Skip to content

Advertisement

  • Poster presentation
  • Open Access

Applying missing data methods to routine data: a prospective, population-based register of people with diabetes

  • 1,
  • 1, 2 and
  • 1
Trials201314 (Suppl 1) :P113

https://doi.org/10.1186/1745-6215-14-S1-P113

  • Published:

Keywords

  • Body Mass Index
  • Missing Data
  • Multiple Imputation
  • Complete Case Analysis
  • Routine Data

Background

Routinely-collected data could be used to make randomised controlled trials (RCTs) more efficient, either for collection of outcome data or to enhance recruitment. The use of routine data in RCTs has been limited by concerns surrounding data quality, particularly missingness. To exploit these information-rich data sources, it is necessary to identify approaches capable of overcoming high rates of missing data.

Methods

Using data from a population-based diabetes register linked to mortality records, we compared four methods for handling missing data when investigating the association between body mass index and all-cause mortality in patients with Type 2 diabetes in a retrospective cohort study. Complete case analysis (CCA), population mean imputation (PMI), stochastic imputation (SI) and multiple imputation (MI) methods were applied to handle the missing data. Cox proportional hazard model coefficients for the association between BMI and all-cause mortality were compared for each missing data method.

Results

Body mass index data were unavailable for 117,048 (54.07%) patients and there were 41,555 deaths among the cohort between 2001 and 2008. Data appeared to be missing at random conditional on year of diagnosis and health status. CCA produced a J-shaped relationship between patient BMI and all-cause mortality, though findings from other approaches indicated that CCA underestimated the survival in this population. Estimates obtained from SI and MI flattened the observed J-shaped curve. However, imputations were based on poor predictions.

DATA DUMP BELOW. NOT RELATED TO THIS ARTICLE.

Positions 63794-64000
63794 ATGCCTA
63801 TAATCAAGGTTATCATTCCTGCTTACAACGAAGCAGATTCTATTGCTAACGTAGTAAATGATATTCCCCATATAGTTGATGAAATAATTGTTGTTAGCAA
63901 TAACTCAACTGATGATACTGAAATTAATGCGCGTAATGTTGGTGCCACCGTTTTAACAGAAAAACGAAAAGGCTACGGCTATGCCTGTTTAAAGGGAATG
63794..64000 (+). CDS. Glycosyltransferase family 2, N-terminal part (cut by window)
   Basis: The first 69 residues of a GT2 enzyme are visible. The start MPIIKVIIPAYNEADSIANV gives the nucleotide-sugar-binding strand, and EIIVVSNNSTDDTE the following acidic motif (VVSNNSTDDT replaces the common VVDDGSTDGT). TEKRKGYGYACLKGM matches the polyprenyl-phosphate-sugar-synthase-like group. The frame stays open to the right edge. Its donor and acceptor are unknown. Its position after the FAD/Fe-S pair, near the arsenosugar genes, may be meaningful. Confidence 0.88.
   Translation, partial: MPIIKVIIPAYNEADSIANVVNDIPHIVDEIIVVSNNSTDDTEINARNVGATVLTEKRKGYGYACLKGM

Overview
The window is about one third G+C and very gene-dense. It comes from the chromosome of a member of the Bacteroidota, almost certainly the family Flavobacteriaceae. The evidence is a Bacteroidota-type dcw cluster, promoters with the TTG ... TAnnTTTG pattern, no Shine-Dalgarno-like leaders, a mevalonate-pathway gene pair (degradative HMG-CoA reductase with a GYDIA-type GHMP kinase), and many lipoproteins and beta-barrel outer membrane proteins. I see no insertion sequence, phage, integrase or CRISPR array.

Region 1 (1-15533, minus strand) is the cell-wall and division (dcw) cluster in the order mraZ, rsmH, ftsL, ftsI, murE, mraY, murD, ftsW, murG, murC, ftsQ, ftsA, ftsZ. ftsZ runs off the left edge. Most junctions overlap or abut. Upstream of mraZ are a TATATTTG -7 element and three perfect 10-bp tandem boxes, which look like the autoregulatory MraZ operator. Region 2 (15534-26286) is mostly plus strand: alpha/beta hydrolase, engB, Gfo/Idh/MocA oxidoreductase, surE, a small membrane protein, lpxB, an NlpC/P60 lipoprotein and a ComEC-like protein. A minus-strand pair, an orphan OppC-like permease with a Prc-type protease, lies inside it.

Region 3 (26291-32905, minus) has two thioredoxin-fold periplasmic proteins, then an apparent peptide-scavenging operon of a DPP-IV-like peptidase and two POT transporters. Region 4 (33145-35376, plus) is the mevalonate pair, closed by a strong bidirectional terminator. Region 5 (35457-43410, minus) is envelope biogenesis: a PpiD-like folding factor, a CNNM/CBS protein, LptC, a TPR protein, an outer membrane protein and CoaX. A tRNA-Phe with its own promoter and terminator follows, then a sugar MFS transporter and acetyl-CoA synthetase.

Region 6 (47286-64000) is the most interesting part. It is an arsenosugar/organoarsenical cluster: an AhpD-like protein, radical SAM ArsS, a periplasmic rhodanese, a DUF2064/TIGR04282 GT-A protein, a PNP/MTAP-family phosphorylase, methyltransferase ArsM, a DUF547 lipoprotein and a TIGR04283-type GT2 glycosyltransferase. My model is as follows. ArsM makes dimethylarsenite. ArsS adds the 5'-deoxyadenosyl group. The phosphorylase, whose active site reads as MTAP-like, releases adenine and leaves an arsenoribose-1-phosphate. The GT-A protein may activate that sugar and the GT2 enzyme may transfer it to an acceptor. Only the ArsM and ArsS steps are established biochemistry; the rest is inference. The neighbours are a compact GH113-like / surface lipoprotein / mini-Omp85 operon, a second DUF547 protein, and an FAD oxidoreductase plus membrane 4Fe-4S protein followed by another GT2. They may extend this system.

Summary

Different approaches for handling missing data can influence associations and caution is required when using incomplete routine data to improve RCTs.

Authors’ Affiliations

(1)
University of Edinburgh, Edinburgh, UK
(2)
Scottish Diabetes Research Network Epidemiology Group, Scotland, UK

Copyright

© Read et al; licensee BioMed Central Ltd. 2013

This article is published under license to BioMed Central Ltd. This is an Open Access article distributed under the terms of the Creative Commons Attribution License (http://creativecommons.org/licenses/by/2.0), which permits unrestricted use, distribution, and reproduction in any medium, provided the original work is properly cited.

Comments

By submitting a comment you agree to abide by our Terms and Community Guidelines. If you find something abusive or that does not comply with our terms or guidelines please flag it as inappropriate. Please note that comments may be removed without notice if they are flagged by another user or do not comply with our community guidelines.

Advertisement